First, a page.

United States District Court, D. Montana, Great Falls Division
P. Watters, United States District Judge.
two actions were filed in November and December 2016. They
were consolidated because they involve very similar
allegations. They were stayed pending resolution of Plaintiff
Fourstar's appeals challenging revocation of his federal
contends that his civil rights are violated by ongoing
collateral consequences of his 2003 federal conviction for
aggravated sexual abuse and his 1992 Montana conviction for
sexual intercourse without consent. Fourstar discharged the
state sentence on December 13, 1997, and is no longer in
custody by reason of that conviction. See, e.g., Presentence
Report ¶ 31, United States v. Fourstar, No.
4:02-CR-52-SEH (D. Mont, revised Feb. 10, 2003); Order at 2,
State v. Fourstar, No. DA 13-0658 (Mont. Oct. 30,
2013); Order at 1-2, Fourstar v. Zemyan, No. DA
12-0440 (Mont. Aug. 14, 2012); Maleng v. Cook, 490
U.S. 488, 491-92 (1989) (per curiam).
remains in custody by reason of his federal
conviction. He pursued direct appeal in 2003 and filed
motions under 28 U.S.C. § 2255 and/or common-law
petitions seeking collateral review, but he has yet to
invalidate the federal conviction or sentence. See, e.g.,
United States v. Fourstar, 87 Fed.Appx. 62, 63-65, 2004
WL 193245, No. 03-30121 (9th Cir. Jan. 30, 2004); Order (Doc.
131), United States v. Fourstar, No. 4:02-CR-52-SEH
(D. Mont. Dec. 20, 2005); Order Denying Certificate of
Appealability, United States v. Fourstar, No.
06-35273 (9th Cir. July 25, 2006).
is currently serving a ten-month prison term following
revocation of his supervised release. After he completes the
prison term, he will serve 39 months on supervised release.
See Revocation Judgment (Doc. 260) at 3-4,
Fourstar, No. 4:02-CR-52-DLC (D. Mont. Oct. 18,
Stay and Motion to Amend
these actions were filed in November and December 2016,
Fourstar's supervised release has been revoked three
times. These actions were stayed on March 6, 2017, pending
resolution of the first two revocation proceedings and
appeals. The appeals were concluded on July 12, 2018. But, in
August 2018, a third revocation proceeding began and, on
November 1, 2018, Fourstar filed a notice of appeal against
the third successive revocation judgment. See Notice
of Appeal (Doc. 270), Fourstar, No. 4:02-CR-52-DLC.
moves to lift the stay. See Mot. to Lift Stay
(16-113 Doc. 34). The Court believes it can reach an
appropriate disposition of his claims without awaiting
disposition of Fourstar's most recent revocation appeal.
The stay will be lifted.
March 6, 2017, the Court denied a motion to amend the
complaint "subject to renewal after the resolution of
criminal proceedings." Order (16-126 Doc. 11); see
also Mot. to Am. Compl. (16-126 Doc. 7). The motion to
amend is deemed renewed and is granted. It will be addressed
along with Fourstar's Complaint in 16-126.
Deficiencies in Complaints
was a prisoner when he filed Eliason, the first of
these two actions, but not when he filed Clark, the
second. Compare Compl. (16-113 Doc. 3) at 2 ¶ I
with Compl. (16-126 Doc. 2) at 1; Mot. to Proceed In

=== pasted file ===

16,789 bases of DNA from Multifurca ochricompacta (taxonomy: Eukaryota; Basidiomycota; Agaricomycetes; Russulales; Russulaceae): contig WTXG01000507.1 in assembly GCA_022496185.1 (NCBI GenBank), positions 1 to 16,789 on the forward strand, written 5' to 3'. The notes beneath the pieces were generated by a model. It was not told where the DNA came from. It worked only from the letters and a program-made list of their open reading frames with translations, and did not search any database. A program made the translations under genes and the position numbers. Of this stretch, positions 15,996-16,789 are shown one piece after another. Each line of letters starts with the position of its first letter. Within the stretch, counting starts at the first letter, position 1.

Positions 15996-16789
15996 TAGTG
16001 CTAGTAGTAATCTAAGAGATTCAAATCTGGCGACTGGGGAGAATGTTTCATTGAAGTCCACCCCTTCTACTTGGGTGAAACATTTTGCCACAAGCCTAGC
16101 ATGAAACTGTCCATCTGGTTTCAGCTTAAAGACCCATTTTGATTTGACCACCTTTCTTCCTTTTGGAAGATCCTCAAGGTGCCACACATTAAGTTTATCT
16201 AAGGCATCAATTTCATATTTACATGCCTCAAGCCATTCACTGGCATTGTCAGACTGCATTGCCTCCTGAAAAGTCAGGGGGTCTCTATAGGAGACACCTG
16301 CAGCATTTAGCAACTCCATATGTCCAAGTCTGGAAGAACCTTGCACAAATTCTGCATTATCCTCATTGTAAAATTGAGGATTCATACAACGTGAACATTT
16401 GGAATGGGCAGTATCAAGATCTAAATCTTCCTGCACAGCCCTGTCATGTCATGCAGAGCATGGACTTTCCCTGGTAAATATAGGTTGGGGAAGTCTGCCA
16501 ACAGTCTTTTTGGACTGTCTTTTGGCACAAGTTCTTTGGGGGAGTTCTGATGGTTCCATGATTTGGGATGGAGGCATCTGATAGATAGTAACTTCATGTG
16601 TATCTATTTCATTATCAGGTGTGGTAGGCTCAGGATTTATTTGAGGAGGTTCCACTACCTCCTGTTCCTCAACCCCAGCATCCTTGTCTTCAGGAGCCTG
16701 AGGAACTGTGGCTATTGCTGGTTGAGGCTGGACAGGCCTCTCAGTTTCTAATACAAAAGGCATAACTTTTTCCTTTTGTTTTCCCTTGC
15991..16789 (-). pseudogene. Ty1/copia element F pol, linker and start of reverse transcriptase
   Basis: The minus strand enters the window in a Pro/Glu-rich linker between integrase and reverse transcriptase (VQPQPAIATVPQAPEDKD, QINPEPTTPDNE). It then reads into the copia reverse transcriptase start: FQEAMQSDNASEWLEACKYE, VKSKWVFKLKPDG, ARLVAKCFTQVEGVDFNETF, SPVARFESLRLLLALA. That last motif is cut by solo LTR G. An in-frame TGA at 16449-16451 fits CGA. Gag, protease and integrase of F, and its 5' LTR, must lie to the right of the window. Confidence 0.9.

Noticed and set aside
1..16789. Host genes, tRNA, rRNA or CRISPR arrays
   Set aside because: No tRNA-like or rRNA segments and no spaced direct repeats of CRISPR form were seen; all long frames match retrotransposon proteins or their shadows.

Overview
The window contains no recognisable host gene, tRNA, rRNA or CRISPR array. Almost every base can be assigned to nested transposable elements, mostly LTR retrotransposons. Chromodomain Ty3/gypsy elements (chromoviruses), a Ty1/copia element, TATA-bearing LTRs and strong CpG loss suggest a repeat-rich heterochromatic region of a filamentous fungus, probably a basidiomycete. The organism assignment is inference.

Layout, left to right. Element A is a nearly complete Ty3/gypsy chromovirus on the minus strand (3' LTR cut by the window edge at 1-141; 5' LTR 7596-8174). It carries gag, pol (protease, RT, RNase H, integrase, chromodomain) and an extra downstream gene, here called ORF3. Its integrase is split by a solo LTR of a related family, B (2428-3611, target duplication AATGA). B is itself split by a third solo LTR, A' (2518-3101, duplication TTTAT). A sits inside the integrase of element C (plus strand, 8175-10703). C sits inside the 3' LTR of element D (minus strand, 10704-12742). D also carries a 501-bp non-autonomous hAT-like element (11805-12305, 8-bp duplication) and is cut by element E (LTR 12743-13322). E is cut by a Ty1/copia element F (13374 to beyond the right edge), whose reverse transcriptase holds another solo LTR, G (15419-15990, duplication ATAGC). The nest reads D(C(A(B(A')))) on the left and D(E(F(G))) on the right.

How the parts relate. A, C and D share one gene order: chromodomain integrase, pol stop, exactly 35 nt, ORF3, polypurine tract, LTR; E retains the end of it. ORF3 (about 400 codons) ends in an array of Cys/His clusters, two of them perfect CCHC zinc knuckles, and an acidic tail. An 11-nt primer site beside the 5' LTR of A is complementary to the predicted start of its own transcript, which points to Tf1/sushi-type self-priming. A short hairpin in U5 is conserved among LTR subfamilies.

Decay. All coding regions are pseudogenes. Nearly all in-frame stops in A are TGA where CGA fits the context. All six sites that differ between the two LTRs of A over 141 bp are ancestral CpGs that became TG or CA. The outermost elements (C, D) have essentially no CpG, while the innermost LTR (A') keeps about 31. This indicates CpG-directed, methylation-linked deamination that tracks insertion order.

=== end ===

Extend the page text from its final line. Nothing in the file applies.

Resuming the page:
Forma Pauperis (16-126 Doc. 1) at 6 ¶ 11. In both
actions, he is proceeding in forma pauperis. The Court must
review his complaint to determine whether it fails to state a
claim on which relief may be granted. See 28 U.S.C.
is also self-represented. "A document filed pro
se is to be liberally construed, and a pro
se complaint, however inartfully pleaded, must be held
to less stringent standards than formal pleadings drafted by
lawyers." Erickson v. Pardus, 551 U.S. 89, 94
(2007) (per curiam) (internal quotation marks and citation
omitted). Courts must briefly explain deficiencies that may
be cured by amendment, see Akhtar v. Mesa, 698 F.3d
1202, 1212 (9th Cir. 2012), but if a claim cannot be cured by
amendment, "the court shall dismiss" it,
28 U.S.C. § 1915(e)(2) (emphasis added).
Validity of Prior Convictions
action is not an appropriate vehicle for challenging the
validity of a conviction or sentence. See Edwards v.
Balisok, 520 U.S. 641, 645, 649 (1997); Heck v.
Humphrey, 512 U.S. 477, 486 (1994).
complaint in Eliason alleges that various defendants
failed to disclose exculpatory evidence between 1992 and
1997. See Compl. (16-113 Doc. 3) at 13, 15. The
motion to amend in Clark alleges that Fourstar was
deprived of a right to present evidence in mitigation of his
state sentence. See Mot. to Am. Compl. (16-127 Doc.
7) at 5. If material exculpatory evidence was withheld, or if
Fourstar was unable to present material mitigating evidence,
Fourstar's conviction and/or sentence is invalid, see
Giglio v. United States, 405 U.S. 150, 153-55 (1972),
but that would mean he may not proceed with this action. On
the other hand, if evidence was actually presented, or was
not withheld, or was not material, Fourstar suffered no
constitutional injury. Therefore, whether these allegations
are true or false, they are not cognizable in this action.
also alleges that he was unlawfully detained from September
1, 1992, to December 13, 1997-the duration of his state
sentence for sexual intercourse without consent. See
Compl. (16-113 Doc. 3) at 13 & ¶¶ 2, 3. He
could be entitled to damages for this detention only if ...